A Teacher's Musings on Virginia Tech
I got in touch with a teacher friend of mine from Jersey and asked him to share his thoughts on the events of the past few days... His words follow.
Like any other tragic event that we're reminded of daily, the shooting at VA Tech. looms large in our minds and causes us to feel increasing anxiety. Drivers who take the tunnels and bridges in New York feel it every day, as thoughts of 9/11 haunt them while in traffic entering and exiting the city. Going to work in the morning gives me a similar feeling. Our only weapon against our fears and anxieties is our vigilance (against both terrorists and school shooters).
I am currently covering a unit on school violence in my juvenile justice class, which includes a section on school shootings and the profiles of typical shooters. I saved several Internet articles from the past few days for my students which include profile characteristics Cho Seung-Hui exhibited before the shootings. At first thought, I wondered whether there were enough services being provided for students who are "loners", who share violent writing with others, who are depressed, and who are relatively deprived. But after I let the event set in I realized that this event had many causes, including our complete inability to come to grips with our need for greater gun control. I will continue to update you if you'd like, with my students reactions over the next few days.
My first day back in school since the VA Tech shooting was bizarre at best. Students were much more reluctant to discuss the news than past weeks events. Tensions that accompanied our dialogue seemed to originate from my students' anxiety about former peers who had been removed from the school after exhibiting behavior similar to Cho Seung Hui. They remarked that the college coeds who were killed could have been them, if our school had not identified the troubled student in time.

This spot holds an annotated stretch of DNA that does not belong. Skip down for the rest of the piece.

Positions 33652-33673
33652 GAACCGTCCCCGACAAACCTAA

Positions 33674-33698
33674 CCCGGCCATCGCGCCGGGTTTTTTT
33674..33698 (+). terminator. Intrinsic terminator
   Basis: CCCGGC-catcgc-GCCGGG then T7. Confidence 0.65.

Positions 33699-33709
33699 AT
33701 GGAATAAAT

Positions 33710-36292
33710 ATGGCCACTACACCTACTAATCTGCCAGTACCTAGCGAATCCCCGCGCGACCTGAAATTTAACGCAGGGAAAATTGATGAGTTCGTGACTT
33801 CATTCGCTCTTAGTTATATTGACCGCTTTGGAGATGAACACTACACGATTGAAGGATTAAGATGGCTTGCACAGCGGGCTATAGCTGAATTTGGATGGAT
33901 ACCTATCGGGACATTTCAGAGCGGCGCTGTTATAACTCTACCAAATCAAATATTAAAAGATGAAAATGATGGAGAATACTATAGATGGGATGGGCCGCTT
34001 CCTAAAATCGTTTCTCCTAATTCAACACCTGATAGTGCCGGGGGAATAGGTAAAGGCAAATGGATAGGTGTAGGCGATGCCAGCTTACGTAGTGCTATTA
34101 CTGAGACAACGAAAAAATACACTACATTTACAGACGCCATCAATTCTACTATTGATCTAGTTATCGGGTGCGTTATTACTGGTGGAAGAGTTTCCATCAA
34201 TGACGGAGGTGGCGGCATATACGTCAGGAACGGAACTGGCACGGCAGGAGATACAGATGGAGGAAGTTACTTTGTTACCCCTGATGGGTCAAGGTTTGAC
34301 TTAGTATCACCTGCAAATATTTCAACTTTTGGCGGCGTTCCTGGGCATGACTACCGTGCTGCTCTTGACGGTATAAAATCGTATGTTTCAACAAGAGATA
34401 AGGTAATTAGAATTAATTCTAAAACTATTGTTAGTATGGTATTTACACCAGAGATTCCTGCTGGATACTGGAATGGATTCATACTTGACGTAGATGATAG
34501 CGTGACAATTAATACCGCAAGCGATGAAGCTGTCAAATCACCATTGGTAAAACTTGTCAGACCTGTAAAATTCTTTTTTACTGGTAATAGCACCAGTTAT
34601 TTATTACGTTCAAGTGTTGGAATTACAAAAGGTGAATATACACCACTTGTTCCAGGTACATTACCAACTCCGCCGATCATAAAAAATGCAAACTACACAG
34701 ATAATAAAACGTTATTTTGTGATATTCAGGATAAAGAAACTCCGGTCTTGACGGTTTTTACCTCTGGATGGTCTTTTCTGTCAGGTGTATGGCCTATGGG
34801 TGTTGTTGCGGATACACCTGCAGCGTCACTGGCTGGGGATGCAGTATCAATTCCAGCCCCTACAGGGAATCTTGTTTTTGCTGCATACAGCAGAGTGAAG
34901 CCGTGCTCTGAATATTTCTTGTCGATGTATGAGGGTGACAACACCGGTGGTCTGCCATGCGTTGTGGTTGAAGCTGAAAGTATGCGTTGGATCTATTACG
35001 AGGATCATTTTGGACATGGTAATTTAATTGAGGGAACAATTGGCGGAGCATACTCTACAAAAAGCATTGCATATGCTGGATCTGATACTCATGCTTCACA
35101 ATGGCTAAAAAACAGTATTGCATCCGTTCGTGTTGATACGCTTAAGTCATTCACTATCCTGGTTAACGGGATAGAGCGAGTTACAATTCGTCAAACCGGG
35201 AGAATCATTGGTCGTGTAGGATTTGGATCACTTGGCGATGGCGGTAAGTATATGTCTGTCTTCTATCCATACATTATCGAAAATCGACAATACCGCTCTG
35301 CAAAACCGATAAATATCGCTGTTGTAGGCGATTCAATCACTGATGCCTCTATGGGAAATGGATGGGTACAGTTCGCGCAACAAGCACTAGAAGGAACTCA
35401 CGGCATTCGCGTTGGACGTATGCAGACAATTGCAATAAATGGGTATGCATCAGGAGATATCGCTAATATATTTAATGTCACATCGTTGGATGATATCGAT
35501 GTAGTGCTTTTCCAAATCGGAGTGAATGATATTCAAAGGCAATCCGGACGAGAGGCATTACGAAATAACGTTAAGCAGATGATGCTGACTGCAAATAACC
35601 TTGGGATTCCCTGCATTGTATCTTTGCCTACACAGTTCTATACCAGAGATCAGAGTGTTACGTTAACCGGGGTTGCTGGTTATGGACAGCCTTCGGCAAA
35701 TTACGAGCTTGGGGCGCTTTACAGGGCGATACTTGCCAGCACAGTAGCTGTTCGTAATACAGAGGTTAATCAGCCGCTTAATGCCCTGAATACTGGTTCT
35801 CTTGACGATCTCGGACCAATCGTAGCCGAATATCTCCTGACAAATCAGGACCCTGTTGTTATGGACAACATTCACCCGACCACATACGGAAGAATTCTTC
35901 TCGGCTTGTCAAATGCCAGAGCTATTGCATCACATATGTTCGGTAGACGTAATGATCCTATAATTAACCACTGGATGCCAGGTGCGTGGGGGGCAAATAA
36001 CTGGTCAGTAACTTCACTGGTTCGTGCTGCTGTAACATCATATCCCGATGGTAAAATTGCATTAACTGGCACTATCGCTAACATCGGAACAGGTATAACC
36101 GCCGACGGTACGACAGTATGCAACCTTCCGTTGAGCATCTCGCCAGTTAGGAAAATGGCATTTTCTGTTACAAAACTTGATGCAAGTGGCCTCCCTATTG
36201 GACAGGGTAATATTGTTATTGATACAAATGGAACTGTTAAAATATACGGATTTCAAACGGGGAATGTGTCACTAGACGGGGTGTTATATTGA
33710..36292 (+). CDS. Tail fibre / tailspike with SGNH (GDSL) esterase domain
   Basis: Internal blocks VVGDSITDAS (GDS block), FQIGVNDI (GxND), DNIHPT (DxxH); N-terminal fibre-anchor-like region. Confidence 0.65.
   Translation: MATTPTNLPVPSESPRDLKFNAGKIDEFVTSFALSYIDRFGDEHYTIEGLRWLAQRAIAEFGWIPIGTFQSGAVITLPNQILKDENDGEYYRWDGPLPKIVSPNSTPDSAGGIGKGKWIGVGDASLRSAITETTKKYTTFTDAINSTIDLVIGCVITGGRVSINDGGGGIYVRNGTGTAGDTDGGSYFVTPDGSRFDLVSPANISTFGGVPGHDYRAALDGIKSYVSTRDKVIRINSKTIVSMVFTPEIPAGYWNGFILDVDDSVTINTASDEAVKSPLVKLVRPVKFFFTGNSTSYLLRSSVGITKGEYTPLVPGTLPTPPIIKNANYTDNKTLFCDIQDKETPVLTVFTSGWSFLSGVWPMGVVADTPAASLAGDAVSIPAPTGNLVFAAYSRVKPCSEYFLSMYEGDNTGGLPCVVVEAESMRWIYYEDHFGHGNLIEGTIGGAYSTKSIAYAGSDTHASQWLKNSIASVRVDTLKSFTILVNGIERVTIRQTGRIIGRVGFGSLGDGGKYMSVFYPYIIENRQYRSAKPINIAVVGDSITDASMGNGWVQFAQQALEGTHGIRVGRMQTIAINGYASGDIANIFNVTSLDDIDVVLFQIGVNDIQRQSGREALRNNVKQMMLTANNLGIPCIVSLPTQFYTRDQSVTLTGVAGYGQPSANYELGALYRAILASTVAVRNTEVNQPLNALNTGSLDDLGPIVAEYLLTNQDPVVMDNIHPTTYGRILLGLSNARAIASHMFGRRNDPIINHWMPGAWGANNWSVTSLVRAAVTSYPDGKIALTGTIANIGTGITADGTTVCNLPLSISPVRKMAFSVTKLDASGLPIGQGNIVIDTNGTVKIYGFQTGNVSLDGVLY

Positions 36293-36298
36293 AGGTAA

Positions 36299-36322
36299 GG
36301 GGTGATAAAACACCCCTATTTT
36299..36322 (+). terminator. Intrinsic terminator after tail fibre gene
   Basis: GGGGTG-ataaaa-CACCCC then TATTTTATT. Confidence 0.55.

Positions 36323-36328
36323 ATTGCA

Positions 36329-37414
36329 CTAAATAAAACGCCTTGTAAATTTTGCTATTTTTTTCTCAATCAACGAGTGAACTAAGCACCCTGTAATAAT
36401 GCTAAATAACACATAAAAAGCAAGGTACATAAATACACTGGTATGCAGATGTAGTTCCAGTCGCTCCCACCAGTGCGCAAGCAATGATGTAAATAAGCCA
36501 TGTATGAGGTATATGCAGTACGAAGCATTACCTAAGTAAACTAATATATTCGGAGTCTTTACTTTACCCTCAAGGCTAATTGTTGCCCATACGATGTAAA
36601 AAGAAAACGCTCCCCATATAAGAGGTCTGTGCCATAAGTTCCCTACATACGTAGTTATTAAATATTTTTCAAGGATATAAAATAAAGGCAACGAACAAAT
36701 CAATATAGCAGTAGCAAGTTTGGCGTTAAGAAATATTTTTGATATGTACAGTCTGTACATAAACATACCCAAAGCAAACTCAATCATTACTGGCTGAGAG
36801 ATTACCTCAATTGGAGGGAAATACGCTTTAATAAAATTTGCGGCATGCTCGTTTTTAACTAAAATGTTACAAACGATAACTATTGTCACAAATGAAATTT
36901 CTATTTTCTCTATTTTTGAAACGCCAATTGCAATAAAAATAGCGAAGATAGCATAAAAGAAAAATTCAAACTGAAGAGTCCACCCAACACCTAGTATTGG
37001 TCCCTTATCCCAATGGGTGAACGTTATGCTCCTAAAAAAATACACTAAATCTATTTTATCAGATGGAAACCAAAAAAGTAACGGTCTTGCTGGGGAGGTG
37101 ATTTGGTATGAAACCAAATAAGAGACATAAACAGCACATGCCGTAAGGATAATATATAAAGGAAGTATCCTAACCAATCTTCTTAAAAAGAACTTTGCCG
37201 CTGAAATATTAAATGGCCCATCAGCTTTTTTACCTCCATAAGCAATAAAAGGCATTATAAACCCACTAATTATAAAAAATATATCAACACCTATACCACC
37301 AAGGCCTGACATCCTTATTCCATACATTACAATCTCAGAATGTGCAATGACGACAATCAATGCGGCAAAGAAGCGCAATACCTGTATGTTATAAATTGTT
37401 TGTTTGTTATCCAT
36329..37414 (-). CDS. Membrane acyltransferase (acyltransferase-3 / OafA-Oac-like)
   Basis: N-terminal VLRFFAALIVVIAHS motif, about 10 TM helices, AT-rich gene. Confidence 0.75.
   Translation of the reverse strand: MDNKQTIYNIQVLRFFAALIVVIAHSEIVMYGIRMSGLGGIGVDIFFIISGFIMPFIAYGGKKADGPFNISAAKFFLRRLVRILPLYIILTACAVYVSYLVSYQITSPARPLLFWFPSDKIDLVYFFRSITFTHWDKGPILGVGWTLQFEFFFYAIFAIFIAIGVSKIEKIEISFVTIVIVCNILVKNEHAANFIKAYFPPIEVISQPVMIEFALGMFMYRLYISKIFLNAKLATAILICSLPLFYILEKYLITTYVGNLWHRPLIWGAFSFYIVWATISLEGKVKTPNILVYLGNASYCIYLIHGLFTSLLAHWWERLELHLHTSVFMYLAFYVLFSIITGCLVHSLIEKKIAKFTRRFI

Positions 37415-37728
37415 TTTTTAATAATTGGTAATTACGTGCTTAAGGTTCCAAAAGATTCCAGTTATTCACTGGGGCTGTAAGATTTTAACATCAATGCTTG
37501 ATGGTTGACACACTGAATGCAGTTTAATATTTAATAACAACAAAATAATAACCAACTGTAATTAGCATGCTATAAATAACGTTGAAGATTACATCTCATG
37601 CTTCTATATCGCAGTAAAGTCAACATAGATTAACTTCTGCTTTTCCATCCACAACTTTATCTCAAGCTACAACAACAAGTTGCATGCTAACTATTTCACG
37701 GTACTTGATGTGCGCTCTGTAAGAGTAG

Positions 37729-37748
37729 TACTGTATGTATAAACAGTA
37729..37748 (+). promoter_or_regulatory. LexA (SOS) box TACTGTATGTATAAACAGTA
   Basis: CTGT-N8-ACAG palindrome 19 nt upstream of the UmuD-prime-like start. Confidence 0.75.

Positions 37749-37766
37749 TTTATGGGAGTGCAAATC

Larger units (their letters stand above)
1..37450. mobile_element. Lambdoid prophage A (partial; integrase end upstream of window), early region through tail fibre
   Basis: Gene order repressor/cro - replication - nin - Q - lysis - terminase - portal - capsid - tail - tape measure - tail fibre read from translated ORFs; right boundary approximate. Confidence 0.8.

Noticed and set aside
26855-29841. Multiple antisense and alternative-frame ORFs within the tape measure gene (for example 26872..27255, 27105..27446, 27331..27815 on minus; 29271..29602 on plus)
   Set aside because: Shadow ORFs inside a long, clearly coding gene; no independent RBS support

I explained to my pupils that New Jersey law allows school principals to send disturbed students out for psychological evaluation. Until a thorough evaluation is completed by a certified psychologist or psychiatrist the student may not attend public school. Universities, however, have legal boundaries regarding the civil liberties of mentally ill students. This trend in respecting the rights of the mentally ill was solidified by events that recently occurred at the George Washington University, my alma mater. A students who tried to commit suicide sued the uinversity because he was banned from campus buildings until he had a pyschological evaluation and treatment. The university settled the tort and helped create precedent in the matter.
News of Cho Seung Hui's past pyschological problems and possible "imminent danger to himself" made me, a strong civil libertarian, wonder whether students, even in private institutions, should be disallowed from participating in the higher education process if they are a danger to themselves or possibly others. I am still pondering that thought now.